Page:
We have a variety of powers and duties, all of which impact directly on the community. The council also has the power to raise money through taxation, known as the precept. The precept is the parish council’s share of the council tax. This money is required to pay the employees (of which we have 6), the hire of the refuse truck, utility bills, hire of mini-bus scheme membership, BDC for office service charge, to name a few.
Administration and paid employees
The administration of the council is managed by the Parish Clerk, who is a paid employee acting in the combined role of secretary and treasurer. The necessary financial monitoring and reporting are the clerk’s responsibility. The clerk receives all official correspondence and issues correspondence on the instructions of the parish council, along with preparing agendas, records and publishing the minutes from meetings and is the formal point of contact with the public.
The duties and functions of the parish council are many and varied. All meetings are open to the public and, before the start of the meeting, members of the public can raise concerns and ask questions. If matters raised are not the responsibility of the council, the clerk can bring them to the attention of the proper authority. Along with an AGM, to which all parishioners are invited to attend, an annual Parish Assembly is convened when all village groups and organisations are invited to give a report on their activities from the previous year to the Parish Council and attending public. All meetings are advertised on the council’s notice boards in advnce.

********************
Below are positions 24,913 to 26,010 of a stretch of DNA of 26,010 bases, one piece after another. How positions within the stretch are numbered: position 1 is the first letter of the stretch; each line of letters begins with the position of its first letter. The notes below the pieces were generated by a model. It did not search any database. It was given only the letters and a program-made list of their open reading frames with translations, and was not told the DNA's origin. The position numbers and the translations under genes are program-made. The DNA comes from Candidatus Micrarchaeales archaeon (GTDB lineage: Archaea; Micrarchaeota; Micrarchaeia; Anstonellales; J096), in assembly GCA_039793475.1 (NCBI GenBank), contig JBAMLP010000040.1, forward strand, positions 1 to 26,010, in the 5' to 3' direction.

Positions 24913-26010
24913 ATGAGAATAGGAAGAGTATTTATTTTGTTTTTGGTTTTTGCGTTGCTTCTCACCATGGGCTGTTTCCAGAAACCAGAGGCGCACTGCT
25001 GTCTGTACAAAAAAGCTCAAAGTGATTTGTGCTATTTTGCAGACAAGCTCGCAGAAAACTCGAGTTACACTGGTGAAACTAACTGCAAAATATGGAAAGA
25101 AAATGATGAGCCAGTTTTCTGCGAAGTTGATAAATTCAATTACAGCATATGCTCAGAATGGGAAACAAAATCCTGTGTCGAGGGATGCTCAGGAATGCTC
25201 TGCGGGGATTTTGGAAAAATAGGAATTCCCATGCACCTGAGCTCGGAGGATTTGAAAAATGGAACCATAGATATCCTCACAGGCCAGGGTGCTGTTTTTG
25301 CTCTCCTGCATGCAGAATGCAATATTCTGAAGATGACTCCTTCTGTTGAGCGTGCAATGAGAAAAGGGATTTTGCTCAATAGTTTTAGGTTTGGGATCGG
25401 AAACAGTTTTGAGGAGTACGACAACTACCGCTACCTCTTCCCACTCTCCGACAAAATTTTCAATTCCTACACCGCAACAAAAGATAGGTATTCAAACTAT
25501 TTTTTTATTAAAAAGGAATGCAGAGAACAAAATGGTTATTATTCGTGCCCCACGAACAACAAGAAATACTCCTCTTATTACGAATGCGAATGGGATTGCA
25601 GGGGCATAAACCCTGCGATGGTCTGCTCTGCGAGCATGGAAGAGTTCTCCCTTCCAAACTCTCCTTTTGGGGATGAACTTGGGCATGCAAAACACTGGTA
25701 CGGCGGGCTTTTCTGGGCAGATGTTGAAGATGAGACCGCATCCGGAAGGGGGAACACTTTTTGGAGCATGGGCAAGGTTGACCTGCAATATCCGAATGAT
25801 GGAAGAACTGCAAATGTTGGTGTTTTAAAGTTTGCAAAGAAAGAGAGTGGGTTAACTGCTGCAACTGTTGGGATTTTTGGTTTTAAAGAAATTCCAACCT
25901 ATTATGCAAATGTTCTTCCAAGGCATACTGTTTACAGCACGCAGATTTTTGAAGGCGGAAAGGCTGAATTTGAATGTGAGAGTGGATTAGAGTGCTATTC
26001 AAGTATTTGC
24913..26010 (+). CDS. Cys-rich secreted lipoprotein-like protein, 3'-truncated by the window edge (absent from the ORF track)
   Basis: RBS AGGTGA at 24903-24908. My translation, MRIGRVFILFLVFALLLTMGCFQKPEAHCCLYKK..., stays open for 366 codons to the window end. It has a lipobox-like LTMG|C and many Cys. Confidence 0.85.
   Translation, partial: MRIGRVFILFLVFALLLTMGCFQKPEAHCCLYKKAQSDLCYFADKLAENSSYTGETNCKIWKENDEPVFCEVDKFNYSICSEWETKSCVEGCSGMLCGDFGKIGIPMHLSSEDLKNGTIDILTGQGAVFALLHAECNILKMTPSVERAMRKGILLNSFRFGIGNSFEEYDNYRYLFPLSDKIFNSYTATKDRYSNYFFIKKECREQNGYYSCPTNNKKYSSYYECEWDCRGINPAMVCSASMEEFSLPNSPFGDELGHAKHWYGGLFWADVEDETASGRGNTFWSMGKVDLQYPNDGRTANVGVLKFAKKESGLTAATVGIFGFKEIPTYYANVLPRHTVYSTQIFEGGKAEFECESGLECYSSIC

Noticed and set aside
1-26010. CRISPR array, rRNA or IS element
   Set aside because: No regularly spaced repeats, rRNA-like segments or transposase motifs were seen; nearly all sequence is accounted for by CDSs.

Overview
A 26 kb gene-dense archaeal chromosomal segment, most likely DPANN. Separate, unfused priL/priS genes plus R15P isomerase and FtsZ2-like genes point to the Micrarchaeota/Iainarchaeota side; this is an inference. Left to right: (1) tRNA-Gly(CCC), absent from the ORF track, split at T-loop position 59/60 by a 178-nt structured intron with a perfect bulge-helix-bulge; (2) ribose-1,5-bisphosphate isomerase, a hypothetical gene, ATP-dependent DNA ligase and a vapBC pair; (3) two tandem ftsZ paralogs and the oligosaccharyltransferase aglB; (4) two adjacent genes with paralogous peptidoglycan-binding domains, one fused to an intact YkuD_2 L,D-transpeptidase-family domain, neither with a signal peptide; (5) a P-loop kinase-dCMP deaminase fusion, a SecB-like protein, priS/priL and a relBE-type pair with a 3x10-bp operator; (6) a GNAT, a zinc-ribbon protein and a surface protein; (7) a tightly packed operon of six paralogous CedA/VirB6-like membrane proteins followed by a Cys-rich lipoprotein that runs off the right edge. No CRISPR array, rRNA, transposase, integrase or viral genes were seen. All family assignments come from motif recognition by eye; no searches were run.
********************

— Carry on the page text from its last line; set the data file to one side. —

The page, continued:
Don’t take our word for it
The best way to find out what it’s like to be parish councillor is to talk to someone who’s doing it now. Parish councillors’ names are displayed on the council’s notice board at the Co-op. Come along to a parish council meeting, held on the second Wednesday of the month at 7.30 pm in the Parish Council’s room within the village hall and see what it is all about.